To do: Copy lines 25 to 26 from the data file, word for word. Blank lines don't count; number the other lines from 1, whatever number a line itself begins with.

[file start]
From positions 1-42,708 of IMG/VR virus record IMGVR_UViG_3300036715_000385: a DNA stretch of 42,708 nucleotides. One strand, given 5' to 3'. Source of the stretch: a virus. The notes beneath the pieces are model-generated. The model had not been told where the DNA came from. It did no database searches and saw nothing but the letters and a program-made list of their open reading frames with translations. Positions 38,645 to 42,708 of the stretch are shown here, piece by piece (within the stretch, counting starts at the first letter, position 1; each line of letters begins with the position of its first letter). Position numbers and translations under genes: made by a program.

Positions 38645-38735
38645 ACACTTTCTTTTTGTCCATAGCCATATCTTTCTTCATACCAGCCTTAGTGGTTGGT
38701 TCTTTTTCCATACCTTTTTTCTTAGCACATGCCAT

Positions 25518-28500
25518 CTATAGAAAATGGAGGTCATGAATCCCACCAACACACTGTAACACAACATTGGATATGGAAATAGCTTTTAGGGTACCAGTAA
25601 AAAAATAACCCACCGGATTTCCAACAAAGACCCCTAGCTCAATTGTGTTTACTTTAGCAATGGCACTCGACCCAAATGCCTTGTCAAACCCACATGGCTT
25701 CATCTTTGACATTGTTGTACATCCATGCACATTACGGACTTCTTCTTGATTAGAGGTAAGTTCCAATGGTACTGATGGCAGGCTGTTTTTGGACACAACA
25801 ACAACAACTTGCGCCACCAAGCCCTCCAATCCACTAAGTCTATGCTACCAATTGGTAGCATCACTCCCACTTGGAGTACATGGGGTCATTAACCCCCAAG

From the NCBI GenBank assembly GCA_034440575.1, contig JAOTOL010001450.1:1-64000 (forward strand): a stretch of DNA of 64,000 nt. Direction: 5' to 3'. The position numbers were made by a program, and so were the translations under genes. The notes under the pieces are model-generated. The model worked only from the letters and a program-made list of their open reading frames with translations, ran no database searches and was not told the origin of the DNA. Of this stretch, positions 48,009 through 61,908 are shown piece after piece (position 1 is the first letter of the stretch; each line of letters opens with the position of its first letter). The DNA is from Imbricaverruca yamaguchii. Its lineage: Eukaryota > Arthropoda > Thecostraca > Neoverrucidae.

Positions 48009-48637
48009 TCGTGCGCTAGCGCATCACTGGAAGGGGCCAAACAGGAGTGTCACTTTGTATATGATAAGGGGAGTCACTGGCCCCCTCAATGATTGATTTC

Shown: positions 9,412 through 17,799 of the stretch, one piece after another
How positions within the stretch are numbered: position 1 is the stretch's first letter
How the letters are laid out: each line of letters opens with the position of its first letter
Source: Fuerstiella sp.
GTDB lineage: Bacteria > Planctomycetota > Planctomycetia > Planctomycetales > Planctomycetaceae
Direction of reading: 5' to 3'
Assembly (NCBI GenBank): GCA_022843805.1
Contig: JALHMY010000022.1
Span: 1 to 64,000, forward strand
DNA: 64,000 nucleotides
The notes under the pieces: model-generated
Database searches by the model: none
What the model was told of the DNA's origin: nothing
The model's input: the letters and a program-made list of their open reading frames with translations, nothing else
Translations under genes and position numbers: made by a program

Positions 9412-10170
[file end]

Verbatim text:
What the model was told of the DNA's origin: nothing
The model's input: the letters and a program-made list of their open reading frames with translations, nothing else